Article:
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Ten Steps You Can Take Right Now Against Internet Surveillance

Tom Sawyer

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Just note that if you do take steps against internet surveillance, you'll be flagged as a possible subversive and your online activity will be more closely monitored.
 

steve_bnk

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Hey man, did you really mean that in your last email?

I use Decrypt 5.3, it decrypts pretty much everything.
 

Coleman Smith

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Hey man, did you really mean that in your last email?

I use Decrypt 5.3, it decrypts pretty much everything.

I posted but did not send an email so I assume that you are referring to my post.

Don't know about Decrypt 5.3 and could not find any articles on it on the internet.

I did recently complete an 11 week civilian police academy and asked the computer lab director of the regional crime lab if they, or to their knowledge, the FBI can break TrueCrypt.

He said no.

I am not disputing what you said but I would be surprised if Decrypt 5.3 is a threat to the CIA.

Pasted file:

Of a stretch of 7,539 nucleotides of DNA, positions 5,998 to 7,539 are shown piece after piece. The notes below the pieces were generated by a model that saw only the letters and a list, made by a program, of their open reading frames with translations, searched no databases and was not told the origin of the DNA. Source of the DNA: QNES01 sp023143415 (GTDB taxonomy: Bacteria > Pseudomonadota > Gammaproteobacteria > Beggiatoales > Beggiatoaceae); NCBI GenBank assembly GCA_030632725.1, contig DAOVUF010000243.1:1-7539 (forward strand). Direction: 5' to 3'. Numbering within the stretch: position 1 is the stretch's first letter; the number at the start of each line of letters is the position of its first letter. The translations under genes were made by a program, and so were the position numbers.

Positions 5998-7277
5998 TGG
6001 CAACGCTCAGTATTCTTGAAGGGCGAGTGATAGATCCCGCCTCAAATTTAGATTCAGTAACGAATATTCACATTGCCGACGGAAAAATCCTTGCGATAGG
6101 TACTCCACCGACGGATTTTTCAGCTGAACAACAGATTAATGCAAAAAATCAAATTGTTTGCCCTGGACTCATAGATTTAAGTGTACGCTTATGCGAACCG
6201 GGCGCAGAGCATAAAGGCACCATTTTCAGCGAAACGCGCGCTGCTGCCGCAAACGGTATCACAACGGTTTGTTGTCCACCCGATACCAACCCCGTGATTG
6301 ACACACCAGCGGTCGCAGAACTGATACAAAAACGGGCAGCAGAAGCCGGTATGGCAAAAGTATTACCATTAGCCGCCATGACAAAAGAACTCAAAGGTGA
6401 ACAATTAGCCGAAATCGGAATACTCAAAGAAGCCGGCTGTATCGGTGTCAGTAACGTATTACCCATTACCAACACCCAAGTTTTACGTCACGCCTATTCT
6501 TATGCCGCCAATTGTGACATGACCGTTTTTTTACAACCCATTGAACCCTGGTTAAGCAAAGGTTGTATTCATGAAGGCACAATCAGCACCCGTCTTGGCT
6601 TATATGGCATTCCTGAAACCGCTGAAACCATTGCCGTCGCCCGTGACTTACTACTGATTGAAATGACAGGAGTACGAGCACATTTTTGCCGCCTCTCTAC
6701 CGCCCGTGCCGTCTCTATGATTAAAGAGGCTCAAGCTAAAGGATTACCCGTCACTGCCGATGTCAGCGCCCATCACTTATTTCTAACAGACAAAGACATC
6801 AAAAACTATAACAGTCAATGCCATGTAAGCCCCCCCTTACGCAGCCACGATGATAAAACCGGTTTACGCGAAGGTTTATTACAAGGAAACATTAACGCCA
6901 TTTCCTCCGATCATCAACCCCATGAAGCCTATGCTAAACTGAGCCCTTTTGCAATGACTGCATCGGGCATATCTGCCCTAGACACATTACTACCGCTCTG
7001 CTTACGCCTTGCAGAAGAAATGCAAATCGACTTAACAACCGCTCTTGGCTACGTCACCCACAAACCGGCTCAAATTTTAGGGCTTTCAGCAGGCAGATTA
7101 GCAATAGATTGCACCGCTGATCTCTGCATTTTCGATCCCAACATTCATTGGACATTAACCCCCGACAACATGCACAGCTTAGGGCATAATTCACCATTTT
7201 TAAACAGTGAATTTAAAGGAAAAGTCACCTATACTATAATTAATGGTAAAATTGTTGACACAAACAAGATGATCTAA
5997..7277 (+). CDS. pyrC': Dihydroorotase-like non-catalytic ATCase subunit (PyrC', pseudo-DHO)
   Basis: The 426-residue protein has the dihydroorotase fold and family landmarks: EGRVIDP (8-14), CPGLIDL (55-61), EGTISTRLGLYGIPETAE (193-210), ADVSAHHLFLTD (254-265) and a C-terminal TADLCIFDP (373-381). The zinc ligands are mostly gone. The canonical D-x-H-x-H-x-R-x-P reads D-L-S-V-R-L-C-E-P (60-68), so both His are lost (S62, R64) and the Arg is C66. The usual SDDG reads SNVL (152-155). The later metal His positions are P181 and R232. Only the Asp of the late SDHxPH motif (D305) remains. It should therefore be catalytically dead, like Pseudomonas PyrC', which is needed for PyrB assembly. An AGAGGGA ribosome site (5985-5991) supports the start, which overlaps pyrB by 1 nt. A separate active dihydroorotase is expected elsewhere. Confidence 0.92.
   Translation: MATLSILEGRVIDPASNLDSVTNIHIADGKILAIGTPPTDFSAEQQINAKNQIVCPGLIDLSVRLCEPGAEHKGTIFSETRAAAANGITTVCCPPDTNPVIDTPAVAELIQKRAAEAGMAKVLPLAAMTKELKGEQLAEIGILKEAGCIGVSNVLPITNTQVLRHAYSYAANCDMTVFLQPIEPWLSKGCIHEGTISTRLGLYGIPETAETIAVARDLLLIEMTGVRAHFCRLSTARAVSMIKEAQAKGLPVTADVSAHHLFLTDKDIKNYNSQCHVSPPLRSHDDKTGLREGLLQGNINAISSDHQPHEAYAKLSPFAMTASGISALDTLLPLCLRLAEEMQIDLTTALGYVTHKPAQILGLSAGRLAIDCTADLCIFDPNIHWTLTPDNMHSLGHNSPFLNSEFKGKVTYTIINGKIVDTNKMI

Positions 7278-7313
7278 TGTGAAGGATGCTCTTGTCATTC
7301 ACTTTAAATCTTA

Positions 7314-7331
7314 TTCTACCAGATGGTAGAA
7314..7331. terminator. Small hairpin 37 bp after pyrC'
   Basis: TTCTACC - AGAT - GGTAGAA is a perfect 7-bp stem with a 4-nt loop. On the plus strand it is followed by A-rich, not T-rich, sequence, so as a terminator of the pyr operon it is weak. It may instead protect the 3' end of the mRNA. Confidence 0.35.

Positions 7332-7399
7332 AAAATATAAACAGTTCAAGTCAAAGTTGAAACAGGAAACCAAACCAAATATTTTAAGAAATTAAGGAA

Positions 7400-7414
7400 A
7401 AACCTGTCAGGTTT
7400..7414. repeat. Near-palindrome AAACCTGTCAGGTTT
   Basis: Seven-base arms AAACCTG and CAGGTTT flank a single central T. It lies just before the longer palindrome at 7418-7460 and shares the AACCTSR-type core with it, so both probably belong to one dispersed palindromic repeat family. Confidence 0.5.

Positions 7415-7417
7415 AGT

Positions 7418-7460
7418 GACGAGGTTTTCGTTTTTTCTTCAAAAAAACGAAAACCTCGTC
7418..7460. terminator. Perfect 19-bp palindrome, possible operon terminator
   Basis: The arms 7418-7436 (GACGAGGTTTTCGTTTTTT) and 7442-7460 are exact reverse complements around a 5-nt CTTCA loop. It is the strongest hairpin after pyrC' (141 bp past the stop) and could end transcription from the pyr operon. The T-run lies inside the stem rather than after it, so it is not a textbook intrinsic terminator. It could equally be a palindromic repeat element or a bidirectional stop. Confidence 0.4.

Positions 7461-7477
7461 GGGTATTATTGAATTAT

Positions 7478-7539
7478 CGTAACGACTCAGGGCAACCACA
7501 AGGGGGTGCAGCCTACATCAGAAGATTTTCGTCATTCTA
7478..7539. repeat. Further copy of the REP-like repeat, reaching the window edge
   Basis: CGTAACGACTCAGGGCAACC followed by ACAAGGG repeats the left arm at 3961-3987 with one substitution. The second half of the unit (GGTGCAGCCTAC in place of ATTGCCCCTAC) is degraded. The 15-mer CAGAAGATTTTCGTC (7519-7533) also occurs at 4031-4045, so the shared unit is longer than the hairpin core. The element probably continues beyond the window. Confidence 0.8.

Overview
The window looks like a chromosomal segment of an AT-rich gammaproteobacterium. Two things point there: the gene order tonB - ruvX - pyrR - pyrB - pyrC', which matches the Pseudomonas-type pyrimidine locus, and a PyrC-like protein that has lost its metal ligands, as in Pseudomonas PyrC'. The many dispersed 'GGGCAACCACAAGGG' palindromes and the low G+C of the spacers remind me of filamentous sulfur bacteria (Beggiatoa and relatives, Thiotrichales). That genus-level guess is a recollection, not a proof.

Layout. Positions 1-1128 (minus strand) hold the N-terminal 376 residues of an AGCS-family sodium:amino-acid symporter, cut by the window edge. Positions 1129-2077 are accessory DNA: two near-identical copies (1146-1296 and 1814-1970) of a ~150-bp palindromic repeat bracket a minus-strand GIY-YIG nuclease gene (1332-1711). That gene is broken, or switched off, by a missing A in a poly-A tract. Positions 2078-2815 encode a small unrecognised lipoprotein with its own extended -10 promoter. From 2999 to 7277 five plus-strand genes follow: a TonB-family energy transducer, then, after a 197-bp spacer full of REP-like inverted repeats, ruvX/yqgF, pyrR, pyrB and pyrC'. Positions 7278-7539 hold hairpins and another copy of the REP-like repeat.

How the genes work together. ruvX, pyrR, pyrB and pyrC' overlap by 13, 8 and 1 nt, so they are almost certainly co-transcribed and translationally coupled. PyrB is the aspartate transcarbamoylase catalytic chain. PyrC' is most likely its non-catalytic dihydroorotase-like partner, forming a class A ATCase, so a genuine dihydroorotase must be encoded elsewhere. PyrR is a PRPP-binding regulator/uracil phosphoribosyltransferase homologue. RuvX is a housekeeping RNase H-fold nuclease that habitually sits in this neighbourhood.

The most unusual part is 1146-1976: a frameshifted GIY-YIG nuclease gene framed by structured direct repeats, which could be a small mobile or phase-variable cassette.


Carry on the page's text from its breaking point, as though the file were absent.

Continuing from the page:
"The FBI has admitted defeat in attempts to break the open source encryption used to secure hard drives seized by Brazilian police during a 2008 investigation."

http://news.techworld.com/security/3228701/fbi-hackers-fail-to-crack-truecrypt/

I am not disputing your statement but I would like to see a demonstration against TrueCrypt.

It would even more interesting if it breaks a triple cascade.
 

steve_bnk

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Don't know about Decrypt 5.3 and could not find any articles on it on the internet.

I did recently complete an 11 week civilian police academy and asked the computer lab director of the regional crime lab if they, or to their knowledge, the FBI can break TrueCrypt.

He said no.

I am not disputing what you said but I would be surprised if Decrypt 5.3 is a threat to the CIA.

"The FBI has admitted defeat in attempts to break the open source encryption used to secure hard drives seized by Brazilian police during a 2008 investigation."

http://news.techworld.com/security/3228701/fbi-hackers-fail-to-crack-truecrypt/

I am not disputing your statement but I would like to see a demonstration against TrueCrypt.

It would even more interesting if it breaks a triple cascade.